And you’re still based near Brussels?

“Yes 20/30 minutes outside the city, we have a Trinity Racing team house there which I share with Tom Pidcock.

“It’s a great atmosphere to train and race from; Tom has been at the top for a number of years now and I’ve learned a lot from him – he’s a year older than me and we both just love riding our bikes.”

You’re still on Specialized for this season?

“Yes, all of our equipment sponsors have remained consistent; that’s a big thing with ‘cross because it’s so demanding on your equipment – familiarity with and it knowing it’s reliable under stress is a big factor.

“We run SRAM etap wireless groupsets, one x 12 which keeps things simple and the front end of the bike uncluttered –  we have the full range of Challenge tyres on Zipp wheels to chose from.”

Do you and Tom engage in the famous Lichtaart Forest, Wednesday afternoon training sessions?

“Not every Wednesday, although Lichtaart is a great training venue with varied terrain including sand sections.

“We do technical train once each week but we go to Dendermonde and Hofstade too where they have park facilities which are ideal for training – but 90% of our training is on the road.”

Cameron Mason
Cameron Mason and his Trinity Racing team use Specialized bikes. Photo©Alessandro Volders/CyclingMediaAgency

And is Kurt Bogaerts still coaching you?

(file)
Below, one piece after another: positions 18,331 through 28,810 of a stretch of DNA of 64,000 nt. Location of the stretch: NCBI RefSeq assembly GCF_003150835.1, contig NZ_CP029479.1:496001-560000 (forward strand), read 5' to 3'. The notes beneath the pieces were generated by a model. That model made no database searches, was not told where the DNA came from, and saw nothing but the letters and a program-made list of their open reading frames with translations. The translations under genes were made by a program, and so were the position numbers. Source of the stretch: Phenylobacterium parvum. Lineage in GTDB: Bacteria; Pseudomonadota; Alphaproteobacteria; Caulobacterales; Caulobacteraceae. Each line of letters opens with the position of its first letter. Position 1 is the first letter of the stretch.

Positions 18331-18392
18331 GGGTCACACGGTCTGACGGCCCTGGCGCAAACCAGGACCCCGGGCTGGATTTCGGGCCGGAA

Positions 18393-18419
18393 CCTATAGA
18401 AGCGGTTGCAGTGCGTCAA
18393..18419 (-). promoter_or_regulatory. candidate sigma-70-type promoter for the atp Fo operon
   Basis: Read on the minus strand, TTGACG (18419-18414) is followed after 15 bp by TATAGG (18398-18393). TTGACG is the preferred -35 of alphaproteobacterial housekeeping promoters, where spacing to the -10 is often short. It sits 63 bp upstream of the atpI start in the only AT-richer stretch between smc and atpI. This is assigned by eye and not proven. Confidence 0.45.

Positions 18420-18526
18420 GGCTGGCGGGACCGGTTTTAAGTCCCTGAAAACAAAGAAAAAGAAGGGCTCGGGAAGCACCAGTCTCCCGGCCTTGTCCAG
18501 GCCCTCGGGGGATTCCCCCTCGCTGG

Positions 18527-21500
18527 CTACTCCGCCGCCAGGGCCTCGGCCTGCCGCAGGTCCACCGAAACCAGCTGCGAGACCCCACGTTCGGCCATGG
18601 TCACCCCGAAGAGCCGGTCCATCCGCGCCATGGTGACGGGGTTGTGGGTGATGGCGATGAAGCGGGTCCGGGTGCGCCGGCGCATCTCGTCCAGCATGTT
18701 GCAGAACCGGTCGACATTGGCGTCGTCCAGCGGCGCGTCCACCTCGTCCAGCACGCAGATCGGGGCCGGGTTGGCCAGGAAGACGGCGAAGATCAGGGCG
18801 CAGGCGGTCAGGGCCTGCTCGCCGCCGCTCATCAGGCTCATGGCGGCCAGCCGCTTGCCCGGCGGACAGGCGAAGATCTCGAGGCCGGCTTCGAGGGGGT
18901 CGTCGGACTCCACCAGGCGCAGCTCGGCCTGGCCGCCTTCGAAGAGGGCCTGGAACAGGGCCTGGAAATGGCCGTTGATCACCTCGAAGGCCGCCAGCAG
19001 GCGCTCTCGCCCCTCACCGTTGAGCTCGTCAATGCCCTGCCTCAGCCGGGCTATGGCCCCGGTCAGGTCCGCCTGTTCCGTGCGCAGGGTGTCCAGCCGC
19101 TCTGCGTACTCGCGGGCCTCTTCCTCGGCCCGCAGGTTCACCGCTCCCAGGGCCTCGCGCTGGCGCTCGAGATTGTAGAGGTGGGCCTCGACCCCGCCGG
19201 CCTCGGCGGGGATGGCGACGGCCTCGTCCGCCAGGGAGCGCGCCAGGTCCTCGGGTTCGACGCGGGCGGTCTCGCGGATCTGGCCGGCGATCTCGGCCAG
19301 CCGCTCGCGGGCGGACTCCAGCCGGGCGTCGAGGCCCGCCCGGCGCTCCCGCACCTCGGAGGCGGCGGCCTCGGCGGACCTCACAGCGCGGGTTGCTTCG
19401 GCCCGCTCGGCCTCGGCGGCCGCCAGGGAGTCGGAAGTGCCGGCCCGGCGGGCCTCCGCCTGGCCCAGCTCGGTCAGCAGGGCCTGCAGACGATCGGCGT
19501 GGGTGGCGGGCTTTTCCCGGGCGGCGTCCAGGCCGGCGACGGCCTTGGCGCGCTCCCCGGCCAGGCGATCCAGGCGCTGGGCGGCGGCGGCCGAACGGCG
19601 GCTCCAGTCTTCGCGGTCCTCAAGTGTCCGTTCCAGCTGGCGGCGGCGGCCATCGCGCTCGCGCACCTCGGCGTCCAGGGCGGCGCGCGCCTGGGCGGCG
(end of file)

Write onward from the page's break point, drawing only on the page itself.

“Yes, as you know his background is the road, he managed the AN Post team for a lot of years but Tom pushed him into the ‘cross side of things four or five years ago.

“He really knows his stuff, all the in’s, out’s and complications of organisation and dealing with the staff.” 

How’s the programme looking?

“Busy!

“I started at the Kopenberg, then the Euros, Niels, Leuven – I’ll be racing once or twice each week right through.

“The World Cup in Tabor in the Czech Republic at the end of November is one that I’m looking forward to then we have a very busy period over Xmas and New Year where we’re racing nearly every day.

“The World Cup had a very ambitious programme this year with new venues but has been badly hit by Covid, down from 11 races to just five.”

The Worlds are on ‘home ground’ for you this season, Ostend.

“I guess you could say, Belgium is my second home and travel arrangements will be simple; it’s one we’ll be preparing well for but will require a specific skill set, at Ostend on the North Sea coast there’s going to be a lot of sand involved! 

“It’s a type of parcours we don’t really have in the UK but is popular here in Belgium and The Netherlands.”

Cameron Mason
Cameron Mason looking relaxed before the European Championship. Photo©TrinityRacing

Will we see you on the road in 2021?

“I’ll be with Trinity Racing again in 2021 and the plan is to have a mixed discipline programme, road and MTB – I had a similar programme mapped-out for this 2020 season but then along came Covid…”

Indeed; with no Six Days to pontificate about or work at we’ll be paying even more attention than usual to the ‘crosses and will be keeping an eye on Cameron’s results in those ‘Veldrijden.’